by Alexa Horowitz
I didn't know that Jews were a minority until I was 10 years old. Everything I had ever known was Jewish. I went to Jewish day school, all my friends were Jewish, and my parents' friends were Jewish. I live in Northbrook, a well-off and prominently Jewish community, so whenever I went to activities outside my school life, I still assumed that everyone was a Jew. When I was eight, it was natural to me that I was going to attend Camp Young Judaea Midwest, a Jewish overnight camp.
Back then, I didn't realize what an impact Young Judaea would have on my life. I was simply having fun, tubing on the lake, dancing on Saturday nights and laughing with my friends. I kept returning to Camp Young Judaea year after year, and kept on having a blast. As I grew up in the movement, I realized that I knew more about the history of Israel and Zionism than my friends did at home. I started asking questions about different aspects of Israel and Judaism that they never considered and weren't even interested in discussing. Making new friends every year at camp helped me to make better connections with people within my own community. Still, only with my Young Judaea friends did I find people who were just as interested in discovering their spiritual identity as I was.
My experiences in Young Judaea have molded the person I once was into the person I always wanted to be. Not only did attending camp give me the independence that most young teenagers lack, it helped me to develop a sense of community that goes beyond camp boundaries to the entire Jewish community. I fell in love with the kids who cared about discovering their individualities and their selves. The same kids who I had profound discussions with until 2am, and that I gossiped with until 2pm. I fell in love with the kids who I saw once a year, but understood me better than the ones who saw me every day.
Since my first year, I attended camp nine additional years and became a part of the greater Young Judaea year round movement. Sophomore year, I became actively involved in Young Judaea in the Midwest region, helping to plan educational and group activities for Jews throughout the area. By junior year, I was elected as Bogrim (high school) Programmer, a high position on the Regional Executive Board. My election meant that I was now in charge of running activities and providing leadership training for Jewish high school students throughout the region. As a movement, Young Judaea helped me to give back to my community, and I wanted to help my peers do the same for theirs. Through my active leadership role I found a way that I could bring those feelings of belonging I achieved at camp home with me. I helped arrange and plan two successful conventions, one focusing on the Zionist thinkers, and the other on Jewish Identity. Along with the rest of the Board, I asked the participants to examine their thinking and their beliefs.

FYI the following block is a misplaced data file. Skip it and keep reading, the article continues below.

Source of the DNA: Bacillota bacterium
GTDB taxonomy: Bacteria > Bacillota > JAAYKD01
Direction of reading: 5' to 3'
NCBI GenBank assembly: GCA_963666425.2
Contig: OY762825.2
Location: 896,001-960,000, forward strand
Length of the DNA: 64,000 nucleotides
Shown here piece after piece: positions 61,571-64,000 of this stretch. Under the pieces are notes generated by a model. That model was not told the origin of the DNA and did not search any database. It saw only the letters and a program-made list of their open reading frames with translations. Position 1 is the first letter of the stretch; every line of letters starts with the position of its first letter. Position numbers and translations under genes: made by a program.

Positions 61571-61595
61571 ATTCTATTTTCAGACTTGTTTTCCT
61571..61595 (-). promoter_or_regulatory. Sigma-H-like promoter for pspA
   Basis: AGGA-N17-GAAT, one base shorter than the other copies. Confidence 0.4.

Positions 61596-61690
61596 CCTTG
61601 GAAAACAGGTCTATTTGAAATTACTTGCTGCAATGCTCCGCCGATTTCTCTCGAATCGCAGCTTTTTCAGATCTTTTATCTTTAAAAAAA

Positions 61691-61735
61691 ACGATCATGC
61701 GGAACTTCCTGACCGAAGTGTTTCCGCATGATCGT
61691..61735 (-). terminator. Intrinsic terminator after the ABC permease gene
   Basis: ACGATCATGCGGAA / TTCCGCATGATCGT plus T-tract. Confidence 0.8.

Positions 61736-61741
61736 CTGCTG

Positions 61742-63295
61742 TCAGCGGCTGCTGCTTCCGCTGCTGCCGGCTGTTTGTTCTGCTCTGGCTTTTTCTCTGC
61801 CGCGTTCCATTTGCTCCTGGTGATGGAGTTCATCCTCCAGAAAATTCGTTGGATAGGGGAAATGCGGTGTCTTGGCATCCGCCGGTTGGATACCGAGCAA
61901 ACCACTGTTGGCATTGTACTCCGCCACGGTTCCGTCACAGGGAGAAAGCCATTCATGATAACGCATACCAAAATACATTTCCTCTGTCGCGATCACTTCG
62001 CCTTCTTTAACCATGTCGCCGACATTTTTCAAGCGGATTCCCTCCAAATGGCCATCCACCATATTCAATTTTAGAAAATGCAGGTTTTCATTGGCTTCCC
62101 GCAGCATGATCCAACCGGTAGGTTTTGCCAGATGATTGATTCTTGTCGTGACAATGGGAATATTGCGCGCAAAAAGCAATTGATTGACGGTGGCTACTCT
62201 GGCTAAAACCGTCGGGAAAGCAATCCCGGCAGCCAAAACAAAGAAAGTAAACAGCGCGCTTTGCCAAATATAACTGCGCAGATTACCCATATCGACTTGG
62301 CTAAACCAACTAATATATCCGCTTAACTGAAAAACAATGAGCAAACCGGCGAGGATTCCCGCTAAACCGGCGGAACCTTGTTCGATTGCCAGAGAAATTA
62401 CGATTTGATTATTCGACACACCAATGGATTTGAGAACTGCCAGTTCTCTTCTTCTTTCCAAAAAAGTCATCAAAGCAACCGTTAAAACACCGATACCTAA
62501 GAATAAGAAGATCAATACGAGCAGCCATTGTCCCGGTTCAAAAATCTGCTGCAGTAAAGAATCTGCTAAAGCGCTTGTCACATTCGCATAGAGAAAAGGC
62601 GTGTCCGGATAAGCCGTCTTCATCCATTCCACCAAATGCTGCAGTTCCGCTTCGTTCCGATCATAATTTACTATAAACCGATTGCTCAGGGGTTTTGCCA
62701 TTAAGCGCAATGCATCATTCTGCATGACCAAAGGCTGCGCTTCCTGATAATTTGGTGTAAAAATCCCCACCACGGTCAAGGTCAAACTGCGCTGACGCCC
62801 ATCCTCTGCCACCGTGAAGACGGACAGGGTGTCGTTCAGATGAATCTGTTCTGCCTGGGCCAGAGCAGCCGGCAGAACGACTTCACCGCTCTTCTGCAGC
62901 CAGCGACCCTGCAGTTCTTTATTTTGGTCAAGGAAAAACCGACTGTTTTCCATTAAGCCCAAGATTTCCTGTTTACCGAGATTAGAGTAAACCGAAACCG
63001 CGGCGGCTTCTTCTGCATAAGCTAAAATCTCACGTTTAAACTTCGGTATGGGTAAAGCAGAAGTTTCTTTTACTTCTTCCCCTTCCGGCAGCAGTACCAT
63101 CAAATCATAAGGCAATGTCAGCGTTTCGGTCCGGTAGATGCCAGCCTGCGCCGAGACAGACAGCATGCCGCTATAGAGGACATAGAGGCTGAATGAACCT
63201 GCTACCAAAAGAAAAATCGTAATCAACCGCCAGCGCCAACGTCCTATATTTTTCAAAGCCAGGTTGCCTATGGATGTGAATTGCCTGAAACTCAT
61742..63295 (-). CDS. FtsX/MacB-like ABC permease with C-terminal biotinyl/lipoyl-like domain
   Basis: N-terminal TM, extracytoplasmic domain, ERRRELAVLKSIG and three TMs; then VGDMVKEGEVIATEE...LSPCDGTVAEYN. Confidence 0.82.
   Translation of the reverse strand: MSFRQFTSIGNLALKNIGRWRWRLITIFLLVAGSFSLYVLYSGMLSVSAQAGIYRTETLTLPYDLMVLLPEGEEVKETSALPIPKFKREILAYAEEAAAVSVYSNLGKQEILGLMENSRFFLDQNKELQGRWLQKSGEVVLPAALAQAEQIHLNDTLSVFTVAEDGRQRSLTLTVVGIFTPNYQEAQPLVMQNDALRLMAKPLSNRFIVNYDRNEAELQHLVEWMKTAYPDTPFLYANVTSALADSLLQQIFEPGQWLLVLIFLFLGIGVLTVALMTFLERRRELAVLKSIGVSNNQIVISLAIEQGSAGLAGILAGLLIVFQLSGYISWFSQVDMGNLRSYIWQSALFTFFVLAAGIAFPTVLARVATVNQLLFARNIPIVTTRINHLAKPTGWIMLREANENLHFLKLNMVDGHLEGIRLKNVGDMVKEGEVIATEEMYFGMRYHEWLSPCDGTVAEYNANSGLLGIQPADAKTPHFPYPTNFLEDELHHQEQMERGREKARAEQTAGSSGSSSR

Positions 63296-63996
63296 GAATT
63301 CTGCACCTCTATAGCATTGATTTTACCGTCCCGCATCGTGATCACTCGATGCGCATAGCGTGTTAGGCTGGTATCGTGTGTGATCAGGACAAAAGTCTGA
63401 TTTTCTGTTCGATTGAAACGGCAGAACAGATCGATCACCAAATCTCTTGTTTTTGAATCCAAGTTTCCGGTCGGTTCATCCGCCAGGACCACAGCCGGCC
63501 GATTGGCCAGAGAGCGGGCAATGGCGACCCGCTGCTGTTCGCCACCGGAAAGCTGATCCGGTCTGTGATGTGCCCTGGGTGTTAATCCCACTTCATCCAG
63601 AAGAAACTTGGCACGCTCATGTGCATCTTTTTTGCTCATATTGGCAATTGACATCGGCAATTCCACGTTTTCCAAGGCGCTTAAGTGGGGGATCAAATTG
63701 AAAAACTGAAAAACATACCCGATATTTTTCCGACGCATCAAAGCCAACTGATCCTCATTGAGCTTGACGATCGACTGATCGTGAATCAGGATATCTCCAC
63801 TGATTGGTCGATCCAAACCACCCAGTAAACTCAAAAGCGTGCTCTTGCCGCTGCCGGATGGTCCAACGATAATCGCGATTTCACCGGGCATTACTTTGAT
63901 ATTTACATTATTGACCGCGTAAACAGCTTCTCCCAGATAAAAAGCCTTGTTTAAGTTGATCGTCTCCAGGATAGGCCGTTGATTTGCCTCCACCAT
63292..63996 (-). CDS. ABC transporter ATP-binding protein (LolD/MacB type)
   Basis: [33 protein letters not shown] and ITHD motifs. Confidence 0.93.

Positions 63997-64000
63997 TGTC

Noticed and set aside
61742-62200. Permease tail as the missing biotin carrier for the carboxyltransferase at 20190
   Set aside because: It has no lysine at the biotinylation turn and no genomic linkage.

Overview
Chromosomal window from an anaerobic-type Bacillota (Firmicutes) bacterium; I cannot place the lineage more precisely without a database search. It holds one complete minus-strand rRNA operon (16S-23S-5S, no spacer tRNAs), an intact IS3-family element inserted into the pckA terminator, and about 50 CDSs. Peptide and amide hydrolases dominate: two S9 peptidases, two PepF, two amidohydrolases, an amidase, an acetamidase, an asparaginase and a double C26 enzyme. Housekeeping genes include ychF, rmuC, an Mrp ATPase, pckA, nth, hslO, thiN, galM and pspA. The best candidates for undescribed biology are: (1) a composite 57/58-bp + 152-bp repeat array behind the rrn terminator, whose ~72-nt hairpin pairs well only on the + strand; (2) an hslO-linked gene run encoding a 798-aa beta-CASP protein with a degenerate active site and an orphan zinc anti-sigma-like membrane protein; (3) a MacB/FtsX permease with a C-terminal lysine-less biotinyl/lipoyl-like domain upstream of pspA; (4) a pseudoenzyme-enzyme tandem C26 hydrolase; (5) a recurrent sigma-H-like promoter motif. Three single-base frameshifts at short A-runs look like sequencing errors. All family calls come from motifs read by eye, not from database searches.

This summer, I went on Machon, a five-week program in Israel. With the thirty-three people on my bus, I investigated and discussed how Judaism is relevant to our lives, the Arab-Israeli conflict, why we matter to the country and why Israel matters to us. We traveled around the country, from shopping in Tel Aviv, to praying at the Western Wall, to scuba diving in the Red Sea. When we went up north, we examined the checkpoint issue, and in the south we learned about the new solar panels that were installed. The most memorable part of the trip for me was special interest week, where I hiked from The Sea of Galilee to the Mediterranean Sea. I have been to Israel many times before, but I had never seen the actual terrain in that way before. I now understand what the land truly is and what it means for it to be ours.
Now, as a senior in high school, I am president of Young Judaea Midwest. This means that I am responsible for executing the conventions, coordinating with the other regions, and overseeing other events held within the area. I am lucky enough to have the ability to give others a chance to feel the excitement that I feel whenever I am with fellow Judaeans. Year-round programs are the best way to keep the spark of enjoyment, exhilaration and enthusiasm lit.
When I first decided to attend Camp Young Judaea Midwest, I did not expect much more than four weeks of fun. But since that first summer, Young Judaea helped shape me into the passionate person I am today. I have learned about Judaism from many different angles since kindergarten, but only at Camp Young Judaea did my perceptions of the world and of myself change forever. Fortunately, my Young Judaea career is not ending with high school. Next year I will be attending Young Judaea year-course, where I will be studying, volunteering, and experiencing Israel for ten months. Everybody should have the opportunity to feel the same sense of belonging that Young Judaea has given me. Forward together, we are building Young Judaea.
To learn more about Young Judaea programs in the US and in Israel please go to: www.youngjudaea.org.